Hunting, especially handgun hunting is about sport. Sport, and ethics. I have no issue whith someone choosing a single shot for that. I have them myself. And I don't have an issue with someone who uses a single shot asking why single shots haven't "killed off" repeaters in the sporting market.
Because it is a valid question, and it has an answer. The answer is that majority of the market wants a repeater. And that is because while the object is to shoot well enough that the animal is DRT, reality steps in, and that means, no matter how well we do our part, and how hard we try, sometimes things just don't go the way we would like.
but one of the few truths I have stumbled upon is: When hunting, if you miss your first shot, you have little chance of taking a clean shot on an immediate follow up.
Quite true, when hunting with a single shot. With a repeater, you have an option you don't have with a single shot, the option of an instant, or fast follow up shot.
When you shoot a game animal, you have a moral obligation to ensure the animal is dispatched as cleanly and humanely as possible. TO me, that includes a responsibility to do everything you can to ensure the animal does not get lost.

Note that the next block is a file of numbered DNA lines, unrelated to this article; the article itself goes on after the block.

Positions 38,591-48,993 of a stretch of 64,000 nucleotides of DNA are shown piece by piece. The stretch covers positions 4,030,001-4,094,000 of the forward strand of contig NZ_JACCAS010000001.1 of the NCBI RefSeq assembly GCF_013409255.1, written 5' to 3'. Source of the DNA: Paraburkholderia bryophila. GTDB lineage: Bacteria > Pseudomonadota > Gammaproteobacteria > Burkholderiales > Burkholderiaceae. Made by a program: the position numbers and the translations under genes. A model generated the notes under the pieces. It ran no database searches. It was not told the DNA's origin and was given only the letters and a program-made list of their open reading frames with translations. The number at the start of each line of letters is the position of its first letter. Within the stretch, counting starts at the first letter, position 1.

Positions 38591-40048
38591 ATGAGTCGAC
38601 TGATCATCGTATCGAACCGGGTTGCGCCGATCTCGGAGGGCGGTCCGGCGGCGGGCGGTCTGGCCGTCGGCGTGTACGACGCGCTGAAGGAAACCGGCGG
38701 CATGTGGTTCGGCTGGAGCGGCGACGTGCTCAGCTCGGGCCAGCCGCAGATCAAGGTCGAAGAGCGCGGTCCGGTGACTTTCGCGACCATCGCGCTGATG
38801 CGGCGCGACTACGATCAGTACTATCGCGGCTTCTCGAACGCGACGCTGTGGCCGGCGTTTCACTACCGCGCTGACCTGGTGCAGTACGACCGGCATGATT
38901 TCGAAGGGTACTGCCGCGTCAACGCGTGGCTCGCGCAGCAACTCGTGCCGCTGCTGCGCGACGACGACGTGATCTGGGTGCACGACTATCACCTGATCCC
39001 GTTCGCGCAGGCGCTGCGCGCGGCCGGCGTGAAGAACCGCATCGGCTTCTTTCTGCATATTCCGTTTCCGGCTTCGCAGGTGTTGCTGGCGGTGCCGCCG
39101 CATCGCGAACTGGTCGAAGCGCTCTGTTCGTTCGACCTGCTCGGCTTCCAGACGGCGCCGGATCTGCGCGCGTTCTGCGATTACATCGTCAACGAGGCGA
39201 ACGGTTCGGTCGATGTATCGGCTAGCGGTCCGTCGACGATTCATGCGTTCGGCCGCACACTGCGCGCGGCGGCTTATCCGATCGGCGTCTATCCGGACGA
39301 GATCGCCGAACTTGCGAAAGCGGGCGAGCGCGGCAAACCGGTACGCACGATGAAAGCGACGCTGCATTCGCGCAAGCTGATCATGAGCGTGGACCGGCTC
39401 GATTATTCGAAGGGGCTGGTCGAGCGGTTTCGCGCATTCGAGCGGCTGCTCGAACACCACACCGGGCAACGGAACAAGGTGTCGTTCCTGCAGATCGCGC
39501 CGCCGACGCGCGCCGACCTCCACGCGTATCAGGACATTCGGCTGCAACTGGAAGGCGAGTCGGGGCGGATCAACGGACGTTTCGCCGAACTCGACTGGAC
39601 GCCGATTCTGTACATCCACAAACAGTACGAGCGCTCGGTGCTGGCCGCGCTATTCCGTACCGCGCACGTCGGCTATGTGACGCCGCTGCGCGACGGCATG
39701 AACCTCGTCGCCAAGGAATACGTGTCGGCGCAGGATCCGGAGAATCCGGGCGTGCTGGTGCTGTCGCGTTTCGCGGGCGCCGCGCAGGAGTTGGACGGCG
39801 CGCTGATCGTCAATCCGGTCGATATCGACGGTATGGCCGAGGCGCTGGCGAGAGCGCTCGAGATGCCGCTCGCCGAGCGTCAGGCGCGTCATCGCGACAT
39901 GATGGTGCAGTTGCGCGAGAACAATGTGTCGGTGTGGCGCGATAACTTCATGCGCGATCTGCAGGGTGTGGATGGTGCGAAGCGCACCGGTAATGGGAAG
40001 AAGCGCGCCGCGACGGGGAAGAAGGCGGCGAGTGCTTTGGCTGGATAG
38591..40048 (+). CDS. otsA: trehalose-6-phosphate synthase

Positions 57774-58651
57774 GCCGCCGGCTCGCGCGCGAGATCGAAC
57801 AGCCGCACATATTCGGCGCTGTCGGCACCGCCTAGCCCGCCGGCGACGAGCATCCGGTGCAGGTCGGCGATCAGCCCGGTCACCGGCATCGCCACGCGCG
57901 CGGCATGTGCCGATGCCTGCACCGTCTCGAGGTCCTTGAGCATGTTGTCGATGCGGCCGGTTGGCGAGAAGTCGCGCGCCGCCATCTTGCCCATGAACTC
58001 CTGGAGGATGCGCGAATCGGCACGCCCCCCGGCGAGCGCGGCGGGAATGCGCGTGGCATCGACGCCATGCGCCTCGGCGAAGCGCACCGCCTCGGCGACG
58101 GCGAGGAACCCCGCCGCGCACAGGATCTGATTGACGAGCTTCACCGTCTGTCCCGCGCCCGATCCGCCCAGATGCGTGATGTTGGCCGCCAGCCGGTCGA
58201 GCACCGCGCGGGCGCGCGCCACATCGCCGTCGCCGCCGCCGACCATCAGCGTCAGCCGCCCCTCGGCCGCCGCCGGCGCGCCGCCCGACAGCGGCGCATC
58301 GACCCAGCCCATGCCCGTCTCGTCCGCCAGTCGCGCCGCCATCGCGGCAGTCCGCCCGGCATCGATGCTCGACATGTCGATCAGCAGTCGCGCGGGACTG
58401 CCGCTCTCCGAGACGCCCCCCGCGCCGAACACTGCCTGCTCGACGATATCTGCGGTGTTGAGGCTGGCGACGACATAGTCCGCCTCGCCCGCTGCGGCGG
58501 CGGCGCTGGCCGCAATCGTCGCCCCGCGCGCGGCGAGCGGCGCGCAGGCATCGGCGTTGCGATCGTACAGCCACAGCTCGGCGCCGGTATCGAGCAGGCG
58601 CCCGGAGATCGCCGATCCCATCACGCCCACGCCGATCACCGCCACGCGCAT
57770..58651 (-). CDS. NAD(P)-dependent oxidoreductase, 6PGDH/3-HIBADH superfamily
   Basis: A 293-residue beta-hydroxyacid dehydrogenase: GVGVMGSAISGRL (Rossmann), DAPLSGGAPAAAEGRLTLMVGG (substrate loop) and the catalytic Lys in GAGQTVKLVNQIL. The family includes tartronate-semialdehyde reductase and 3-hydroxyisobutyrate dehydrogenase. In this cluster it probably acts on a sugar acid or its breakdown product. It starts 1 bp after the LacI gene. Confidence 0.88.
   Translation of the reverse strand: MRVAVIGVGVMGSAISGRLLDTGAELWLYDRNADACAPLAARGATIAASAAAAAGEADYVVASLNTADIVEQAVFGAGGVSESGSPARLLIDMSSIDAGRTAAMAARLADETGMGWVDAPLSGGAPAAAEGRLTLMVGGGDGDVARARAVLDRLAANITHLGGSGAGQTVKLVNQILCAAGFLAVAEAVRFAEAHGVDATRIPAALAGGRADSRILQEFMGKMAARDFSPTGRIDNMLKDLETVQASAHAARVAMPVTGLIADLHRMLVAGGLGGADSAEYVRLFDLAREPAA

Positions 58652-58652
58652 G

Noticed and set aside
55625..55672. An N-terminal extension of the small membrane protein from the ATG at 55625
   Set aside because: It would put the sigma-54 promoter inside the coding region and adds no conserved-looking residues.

My limited experience has taught me that if the animal doesn't immediately go down, "DRT", it is best just to let them run a little, settle and die, then trying to shoot as they run.
Sometimes, this is the best course of action. But each shot is different. Terrain and the reaction of the animal are big factors in making the best decision. If you are hunting in thick terrain, letting the animal run a little, settle and die might mean you never see that animal again.
Sure, shooting running game is difficult, but that doesn't mean it is non-sense. It is very much a matter of the abilities of the hunter, and the specifics of the situation. What is the right thing for one person is not always the right thing for another in a different situation.
Varmints are one thing, big game another, to me. I have tracked wounded game. I have seen wounded game lost, despite everything a party of several hunters could do. To me, that is a failed hunt. It's not a good thing, and I was taught to take every advantage I could to see that didn't happen. And that includes any follow up shot that offers itself.
I have seen many cases where a fast follow up shot made all the difference. I respect the single shot hunter, for the limitations he voluntarily puts on himself, paramount of which, in my opinion, is not shooting when one cannot be certain one shot will be enough.